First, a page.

Canadian Manufacturing

F-35 pilot says Canada avoided huge problems from avoiding purchase a decade ago

The Canadian Press

Exporting & Importing Financing Manufacturing Procurement Technology / IIoT Aerospace Infrastructure Transportation aerospace manufacturing aircraft airlines aviation Government Manufacturing procurement sales

The federal government is launching negotiations to buy 88 F-35s now, but has left the door open to purchase Saab's Gripen fighter.

A former F-35 test pilot says Canada likely benefited from not purchasing the stealth fighter more than a decade ago.

Retired lieutenant-colonel Billie Flynn spent more than 17 years flying the F-35 as a test pilot after a 23-year career in the Royal Canadian Air Force.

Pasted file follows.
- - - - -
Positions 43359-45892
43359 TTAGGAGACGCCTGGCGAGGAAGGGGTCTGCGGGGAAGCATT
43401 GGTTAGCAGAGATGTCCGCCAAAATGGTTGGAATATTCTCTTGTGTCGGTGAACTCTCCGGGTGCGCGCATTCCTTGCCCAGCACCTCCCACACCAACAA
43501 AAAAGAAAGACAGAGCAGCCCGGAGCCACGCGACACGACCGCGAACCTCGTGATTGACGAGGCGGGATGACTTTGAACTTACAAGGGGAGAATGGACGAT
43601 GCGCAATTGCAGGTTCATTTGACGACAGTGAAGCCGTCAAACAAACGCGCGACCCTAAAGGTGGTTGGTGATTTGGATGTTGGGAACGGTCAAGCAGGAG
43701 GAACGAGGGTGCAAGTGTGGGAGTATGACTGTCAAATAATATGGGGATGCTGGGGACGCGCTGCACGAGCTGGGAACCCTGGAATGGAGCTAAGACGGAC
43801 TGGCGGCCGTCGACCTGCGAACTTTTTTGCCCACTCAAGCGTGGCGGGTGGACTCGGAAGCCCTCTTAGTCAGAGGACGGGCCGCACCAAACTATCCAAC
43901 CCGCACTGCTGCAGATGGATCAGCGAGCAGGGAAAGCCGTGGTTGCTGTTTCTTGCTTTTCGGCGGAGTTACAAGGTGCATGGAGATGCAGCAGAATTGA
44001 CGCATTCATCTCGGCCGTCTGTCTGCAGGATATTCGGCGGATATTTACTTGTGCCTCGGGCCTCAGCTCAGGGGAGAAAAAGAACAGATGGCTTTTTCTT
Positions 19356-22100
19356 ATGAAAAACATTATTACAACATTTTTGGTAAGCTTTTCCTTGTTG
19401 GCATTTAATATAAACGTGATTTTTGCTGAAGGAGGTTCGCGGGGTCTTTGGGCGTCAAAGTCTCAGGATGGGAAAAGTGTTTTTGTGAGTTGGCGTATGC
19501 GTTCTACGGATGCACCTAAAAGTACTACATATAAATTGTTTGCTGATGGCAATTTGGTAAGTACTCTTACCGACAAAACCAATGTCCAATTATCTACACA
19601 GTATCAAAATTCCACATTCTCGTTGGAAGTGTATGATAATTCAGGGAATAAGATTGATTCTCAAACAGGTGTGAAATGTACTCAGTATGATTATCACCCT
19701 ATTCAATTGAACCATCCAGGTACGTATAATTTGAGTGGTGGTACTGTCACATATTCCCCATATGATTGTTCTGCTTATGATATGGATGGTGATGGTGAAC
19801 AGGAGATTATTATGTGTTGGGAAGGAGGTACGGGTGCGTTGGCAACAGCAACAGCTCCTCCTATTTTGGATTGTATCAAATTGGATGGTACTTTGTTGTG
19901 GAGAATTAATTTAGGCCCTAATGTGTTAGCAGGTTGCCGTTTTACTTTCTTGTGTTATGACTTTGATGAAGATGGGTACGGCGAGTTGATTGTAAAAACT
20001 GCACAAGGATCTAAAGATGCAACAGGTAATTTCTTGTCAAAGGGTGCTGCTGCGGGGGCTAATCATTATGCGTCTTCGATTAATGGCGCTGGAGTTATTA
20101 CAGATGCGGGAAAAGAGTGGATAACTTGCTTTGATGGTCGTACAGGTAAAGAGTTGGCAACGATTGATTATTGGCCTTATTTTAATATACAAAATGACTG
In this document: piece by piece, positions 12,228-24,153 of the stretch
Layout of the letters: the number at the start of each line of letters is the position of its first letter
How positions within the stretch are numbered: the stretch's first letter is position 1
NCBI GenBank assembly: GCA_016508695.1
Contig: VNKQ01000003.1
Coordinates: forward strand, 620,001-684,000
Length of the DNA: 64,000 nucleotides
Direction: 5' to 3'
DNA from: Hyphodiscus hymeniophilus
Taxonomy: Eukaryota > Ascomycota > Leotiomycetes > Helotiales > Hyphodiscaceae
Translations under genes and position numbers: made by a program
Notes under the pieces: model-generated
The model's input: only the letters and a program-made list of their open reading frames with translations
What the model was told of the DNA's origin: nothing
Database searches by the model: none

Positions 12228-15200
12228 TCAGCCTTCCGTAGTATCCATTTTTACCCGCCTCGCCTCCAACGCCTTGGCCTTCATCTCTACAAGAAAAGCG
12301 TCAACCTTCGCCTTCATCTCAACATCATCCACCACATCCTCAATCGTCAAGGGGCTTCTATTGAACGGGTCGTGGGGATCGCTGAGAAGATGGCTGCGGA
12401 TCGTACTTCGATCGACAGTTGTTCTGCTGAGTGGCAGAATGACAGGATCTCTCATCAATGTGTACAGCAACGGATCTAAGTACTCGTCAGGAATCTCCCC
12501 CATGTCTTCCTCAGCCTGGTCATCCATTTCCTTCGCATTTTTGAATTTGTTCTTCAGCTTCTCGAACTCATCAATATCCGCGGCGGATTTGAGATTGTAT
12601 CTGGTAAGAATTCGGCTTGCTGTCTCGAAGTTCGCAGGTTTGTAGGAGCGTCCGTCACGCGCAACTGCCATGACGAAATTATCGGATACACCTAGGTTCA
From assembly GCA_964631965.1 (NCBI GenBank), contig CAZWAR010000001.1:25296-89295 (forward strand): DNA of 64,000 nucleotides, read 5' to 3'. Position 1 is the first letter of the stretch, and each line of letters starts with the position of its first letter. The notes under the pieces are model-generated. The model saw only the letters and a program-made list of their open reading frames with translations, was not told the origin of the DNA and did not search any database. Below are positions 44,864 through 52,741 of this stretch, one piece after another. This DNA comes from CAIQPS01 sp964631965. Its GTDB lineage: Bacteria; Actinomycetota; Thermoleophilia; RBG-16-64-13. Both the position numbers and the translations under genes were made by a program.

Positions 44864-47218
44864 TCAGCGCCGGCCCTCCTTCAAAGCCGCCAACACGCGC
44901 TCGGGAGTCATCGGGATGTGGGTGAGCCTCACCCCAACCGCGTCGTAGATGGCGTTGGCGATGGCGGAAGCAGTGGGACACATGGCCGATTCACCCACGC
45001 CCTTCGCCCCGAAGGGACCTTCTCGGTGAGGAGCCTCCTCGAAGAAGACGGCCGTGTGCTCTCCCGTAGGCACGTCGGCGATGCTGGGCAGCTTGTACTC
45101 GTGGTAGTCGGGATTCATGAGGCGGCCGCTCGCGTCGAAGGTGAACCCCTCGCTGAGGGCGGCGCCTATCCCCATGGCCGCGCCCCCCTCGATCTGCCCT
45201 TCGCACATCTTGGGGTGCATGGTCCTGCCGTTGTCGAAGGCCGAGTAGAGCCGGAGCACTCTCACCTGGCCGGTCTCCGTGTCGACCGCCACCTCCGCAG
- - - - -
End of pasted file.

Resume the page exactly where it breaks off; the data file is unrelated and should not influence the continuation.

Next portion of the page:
He says Canada has avoided many of the teething problems that have plagued the F-35 during its early years, and is now poised to receive better planes at a lower price than if it had purchased the aircraft under the previous Conservative government.

Yet Flynn is also criticizing the federal Liberal government for not fully committing to the stealth fighter now.


While the government announced last month that it was launching negotiations to purchase 88 F-35s, it left the door open to buying Sweden’s Saab Gripen instead if talks with F-35 maker Lockheed Martin stall.

Flynn says the refusal to commit to the F-35 represents another delay as the air force needs to know which fighter it will get before moving ahead on new training and several related procurements such as infrastructure and air-to-air refuelling aircraft.


Stories continue below